Docker Containers for Infrastructure

It’s nice for labs to be able to spin things up fast. What better way to do it than with Docker containers? I’ll add more here as I use them.

OpenLDAP

docker run -d -p 389:389 \
  -e SLAPD_PASSWORD=iw2slep! \
  -e SLAPD_DOMAIN=cci.wisc.edu \
  --name openldap dinkel/openldap

docker run -d -p 80:80 \
  --link openldap:openldap \
  --name ldapadmin dinkel/phpldapadmin

BIND DNS

docker run --name bind -d --restart=always \
  --publish 53:53/tcp \
  --publish 53:53/udp \
  --publish 10000:10000/tcp \
  --volume /srv/docker/bind:/data \
  sameersbn/bind

Cacti

docker run -d -p 80  quantumobject/docker-cacti

Docker Install on Ubuntu

A simple script for installing Docker on an Ubuntu host.

apt-get update
apt-get install apt-transport-https ca-certificates curl software-properties-common curl -y
curl -fsSL https://download.docker.com/linux/ubuntu/gpg | sudo apt-key add -
add-apt-repository "deb [arch=amd64] https://download.docker.com/linux/ubuntu $(lsb_release -cs) stable"
sudo apt-get update
apt-get install -y docker-ce

Shrink LVM Volume – Ubuntu

Boot from an Ubuntu LiveCD

Locate the volume group that you wish to shrink
ubuntu@ubuntu:~$ sudo lvmdiskscan

ubuntu@ubuntu:/dev$ sudo lvmdiskscan
/dev/ram0 [ 64.00 MiB]
/dev/loop0 [ 1.41 GiB]
/dev/ubuntu-vg/root [ 460.32 GiB]

Issue the following command to shrink the file system and the volume
ubuntu@ubuntu:~$ sudo lvreduce –resizefs –size -230G /dev/ubuntu-vg/root

Reboot

Get Log Entries For a Range of Time on Linux

You need to check the logs for a problem and you know when it occurred. This will allow you to grab all of the entries for a period of time to make the search for clues easier.

sudo cat secure | awk '/^Dec  1 09:27/,/^Dec  1 09:33/'
Dec  1 09:03:09 u16532612 sshd[24297]: Failed password for root from 43.229.53.54 port 43335 ssh2
Dec  1 09:03:12 u16532612 sshd[24297]: Failed password for root from 43.229.53.54 port 43335 ssh2
Dec  1 09:03:14 u16532612 sshd[24297]: Failed password for root from 43.229.53.54 port 43335 ssh2

Beacon Attack Script

Using MDK3 to create a bunch of fake wireless networks is a neat party trick. This bash script will create a text file with a list of network names, defined in a the “networks” array, if it doesn’t already exist.

Then the script will configure the interface by putting it in monitor mode. Finally the script will fire off MDK3 using the text file created earlier. Continue reading “Beacon Attack Script”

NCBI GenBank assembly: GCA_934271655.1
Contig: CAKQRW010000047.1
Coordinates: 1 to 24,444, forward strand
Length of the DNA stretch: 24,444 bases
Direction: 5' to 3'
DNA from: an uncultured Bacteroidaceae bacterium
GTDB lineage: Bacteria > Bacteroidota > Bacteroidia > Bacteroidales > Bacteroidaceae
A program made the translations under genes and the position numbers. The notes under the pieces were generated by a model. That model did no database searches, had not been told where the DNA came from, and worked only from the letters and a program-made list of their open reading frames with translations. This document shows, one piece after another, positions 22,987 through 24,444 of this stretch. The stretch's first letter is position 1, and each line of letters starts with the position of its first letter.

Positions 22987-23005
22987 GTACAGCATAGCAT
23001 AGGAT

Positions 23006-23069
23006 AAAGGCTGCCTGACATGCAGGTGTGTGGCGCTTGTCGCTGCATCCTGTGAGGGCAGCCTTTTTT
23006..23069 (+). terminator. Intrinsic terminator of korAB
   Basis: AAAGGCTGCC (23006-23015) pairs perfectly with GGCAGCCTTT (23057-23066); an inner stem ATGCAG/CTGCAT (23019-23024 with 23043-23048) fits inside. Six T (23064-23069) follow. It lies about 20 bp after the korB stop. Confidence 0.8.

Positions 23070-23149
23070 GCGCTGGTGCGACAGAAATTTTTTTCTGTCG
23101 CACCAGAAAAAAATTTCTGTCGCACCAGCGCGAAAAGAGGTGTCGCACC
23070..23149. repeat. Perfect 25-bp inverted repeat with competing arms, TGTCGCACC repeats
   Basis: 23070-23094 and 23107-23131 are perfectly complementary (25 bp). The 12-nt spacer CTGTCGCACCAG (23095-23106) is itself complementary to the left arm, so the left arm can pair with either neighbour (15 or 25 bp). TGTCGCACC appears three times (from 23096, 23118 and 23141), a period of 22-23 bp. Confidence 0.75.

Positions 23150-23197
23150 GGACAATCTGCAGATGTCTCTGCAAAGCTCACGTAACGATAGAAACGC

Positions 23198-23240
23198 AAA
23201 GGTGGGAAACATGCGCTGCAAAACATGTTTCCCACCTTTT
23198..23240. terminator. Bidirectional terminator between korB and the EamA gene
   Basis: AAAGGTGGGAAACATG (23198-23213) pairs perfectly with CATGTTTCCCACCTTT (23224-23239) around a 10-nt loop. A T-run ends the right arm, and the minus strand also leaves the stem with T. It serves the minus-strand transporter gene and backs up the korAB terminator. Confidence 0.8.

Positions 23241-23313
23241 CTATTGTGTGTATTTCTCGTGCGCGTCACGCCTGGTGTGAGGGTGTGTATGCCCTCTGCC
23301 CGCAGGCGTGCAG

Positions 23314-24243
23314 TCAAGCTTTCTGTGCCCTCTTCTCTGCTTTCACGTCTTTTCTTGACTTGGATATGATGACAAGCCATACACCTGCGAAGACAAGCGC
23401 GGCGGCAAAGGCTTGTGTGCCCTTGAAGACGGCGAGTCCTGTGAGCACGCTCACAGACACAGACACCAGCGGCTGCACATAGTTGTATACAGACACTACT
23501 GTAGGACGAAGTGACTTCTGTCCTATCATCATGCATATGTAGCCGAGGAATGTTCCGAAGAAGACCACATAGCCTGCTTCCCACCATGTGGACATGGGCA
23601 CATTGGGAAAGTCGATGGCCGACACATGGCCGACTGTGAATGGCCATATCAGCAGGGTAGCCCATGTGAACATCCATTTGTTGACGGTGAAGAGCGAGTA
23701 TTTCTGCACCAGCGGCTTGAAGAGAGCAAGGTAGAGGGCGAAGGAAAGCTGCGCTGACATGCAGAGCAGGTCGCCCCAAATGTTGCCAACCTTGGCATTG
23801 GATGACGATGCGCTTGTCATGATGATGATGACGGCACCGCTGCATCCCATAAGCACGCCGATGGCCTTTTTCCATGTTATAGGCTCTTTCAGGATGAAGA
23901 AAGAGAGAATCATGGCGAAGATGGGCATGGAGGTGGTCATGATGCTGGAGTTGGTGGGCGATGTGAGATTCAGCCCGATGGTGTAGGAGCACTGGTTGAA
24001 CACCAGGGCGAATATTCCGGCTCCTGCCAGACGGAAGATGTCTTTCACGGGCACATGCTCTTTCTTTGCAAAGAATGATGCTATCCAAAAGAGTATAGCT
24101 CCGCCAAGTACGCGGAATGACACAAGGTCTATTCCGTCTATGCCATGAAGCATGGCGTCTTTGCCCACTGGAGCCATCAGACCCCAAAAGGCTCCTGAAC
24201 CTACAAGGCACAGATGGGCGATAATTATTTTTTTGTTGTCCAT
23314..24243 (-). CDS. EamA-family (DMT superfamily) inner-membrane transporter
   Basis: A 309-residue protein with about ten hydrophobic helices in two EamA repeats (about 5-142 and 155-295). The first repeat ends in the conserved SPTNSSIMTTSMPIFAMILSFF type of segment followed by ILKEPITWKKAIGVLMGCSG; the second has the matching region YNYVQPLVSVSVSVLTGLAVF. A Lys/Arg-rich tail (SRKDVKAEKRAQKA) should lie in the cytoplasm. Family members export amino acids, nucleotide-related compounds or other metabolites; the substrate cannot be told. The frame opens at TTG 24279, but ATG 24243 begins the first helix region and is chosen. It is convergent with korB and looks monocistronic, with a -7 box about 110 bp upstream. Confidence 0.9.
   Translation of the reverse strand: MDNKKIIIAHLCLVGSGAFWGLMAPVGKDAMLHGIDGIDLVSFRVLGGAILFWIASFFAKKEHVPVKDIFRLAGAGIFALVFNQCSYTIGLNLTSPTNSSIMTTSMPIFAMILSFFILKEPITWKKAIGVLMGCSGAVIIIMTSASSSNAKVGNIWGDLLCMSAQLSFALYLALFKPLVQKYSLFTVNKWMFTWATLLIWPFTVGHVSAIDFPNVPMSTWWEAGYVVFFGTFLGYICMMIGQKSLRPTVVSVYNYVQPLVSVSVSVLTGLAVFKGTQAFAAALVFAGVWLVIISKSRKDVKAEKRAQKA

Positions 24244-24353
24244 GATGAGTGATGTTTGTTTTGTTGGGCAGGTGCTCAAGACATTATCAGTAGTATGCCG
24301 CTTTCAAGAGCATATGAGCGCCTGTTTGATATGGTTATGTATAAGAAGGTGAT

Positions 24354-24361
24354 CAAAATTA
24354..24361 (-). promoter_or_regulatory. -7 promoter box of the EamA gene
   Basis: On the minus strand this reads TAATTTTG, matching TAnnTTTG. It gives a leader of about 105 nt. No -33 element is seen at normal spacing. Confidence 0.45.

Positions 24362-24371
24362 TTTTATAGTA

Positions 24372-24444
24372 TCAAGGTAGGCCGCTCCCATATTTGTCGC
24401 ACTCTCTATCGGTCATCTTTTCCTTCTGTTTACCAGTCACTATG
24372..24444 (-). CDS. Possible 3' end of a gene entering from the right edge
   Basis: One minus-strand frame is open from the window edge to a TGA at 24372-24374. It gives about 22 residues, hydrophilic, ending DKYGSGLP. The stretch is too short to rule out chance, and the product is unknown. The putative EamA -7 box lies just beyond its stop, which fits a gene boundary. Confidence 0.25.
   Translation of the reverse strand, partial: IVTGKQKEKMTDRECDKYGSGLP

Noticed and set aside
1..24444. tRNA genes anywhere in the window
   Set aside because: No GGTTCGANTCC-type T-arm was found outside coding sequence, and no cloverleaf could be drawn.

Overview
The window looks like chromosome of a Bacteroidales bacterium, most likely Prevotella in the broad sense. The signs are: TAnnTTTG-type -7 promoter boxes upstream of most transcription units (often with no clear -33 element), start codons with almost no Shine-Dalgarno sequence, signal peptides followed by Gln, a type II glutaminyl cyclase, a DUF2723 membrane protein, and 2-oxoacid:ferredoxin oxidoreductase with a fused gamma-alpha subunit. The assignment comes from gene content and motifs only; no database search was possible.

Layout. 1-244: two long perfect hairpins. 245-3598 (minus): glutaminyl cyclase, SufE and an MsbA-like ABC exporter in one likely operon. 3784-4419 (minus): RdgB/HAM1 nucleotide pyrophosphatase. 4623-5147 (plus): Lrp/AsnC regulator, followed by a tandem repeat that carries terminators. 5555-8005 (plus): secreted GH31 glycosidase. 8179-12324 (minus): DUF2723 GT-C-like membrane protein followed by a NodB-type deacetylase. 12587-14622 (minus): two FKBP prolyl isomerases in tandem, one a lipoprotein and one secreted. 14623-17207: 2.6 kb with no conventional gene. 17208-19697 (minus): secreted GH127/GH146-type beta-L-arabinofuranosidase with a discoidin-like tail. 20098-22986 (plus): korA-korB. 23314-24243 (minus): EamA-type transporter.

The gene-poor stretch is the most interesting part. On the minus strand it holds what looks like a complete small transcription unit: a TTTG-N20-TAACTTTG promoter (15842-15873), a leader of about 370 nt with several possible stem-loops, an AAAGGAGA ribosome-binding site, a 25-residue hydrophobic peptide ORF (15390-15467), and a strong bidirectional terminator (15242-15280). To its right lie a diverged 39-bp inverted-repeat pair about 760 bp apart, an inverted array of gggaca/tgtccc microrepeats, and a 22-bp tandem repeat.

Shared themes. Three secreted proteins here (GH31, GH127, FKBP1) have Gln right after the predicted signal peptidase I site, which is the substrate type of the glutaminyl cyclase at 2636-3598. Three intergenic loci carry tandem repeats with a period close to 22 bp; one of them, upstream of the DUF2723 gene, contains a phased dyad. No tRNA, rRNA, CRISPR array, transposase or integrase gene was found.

Fake Access Point with BT5/Kali Linux

I’m not sure who to credit with the writing of the script below. It’s all over the Internet and I haven’t been able to determine with any certainty who originally wrote it.

While technically a way to attack wireless clients, I just wanted a quick way to set up and access point. This worked out well since I had a BackTrack 5 VM, a USB wireless NIC, some familiarity with the Aircrack suite, and a bit of free time.

This post assumes that you already have the Aircrack tools installed. You will also have to install and configure DHCP. Continue reading “Fake Access Point with BT5/Kali Linux”

Delegate DNS Zone in BIND

The following will delegate a zone file for a sub-domain, “sub”, under the “example.com” parent domain.

Edit the “/etc/named.conf” file on “ns1.example.com” by adding a block for the parent domain:

zone "example.com" IN {
        type master;
        file "db.example.com";
        allow-update { none; };
        notify no;
        forwarders { };

Continue reading “Delegate DNS Zone in BIND”

Configure SSHD for Security

The Secure Shell daemon should be hardened to prevent unauthorized access before being put into production.

Verify that /etc/ssh/sshd_config contains the following lines and that they are not commented out.

  • Protocol 2
  • IgnoreRhosts yes
  • HostbasedAuthentication no
  • PermitRootLogin no
  • Banner /etc/issue (See banner example below)
  • PermitEmptyPasswords no
  • AllowTcpForwarding no (unless needed)
  • X11Forwarding no
  • AllowUsers <username1> <username2> (Optional)
  • DenyUsers <username1> <username2> (Optional) Continue reading “Configure SSHD for Security”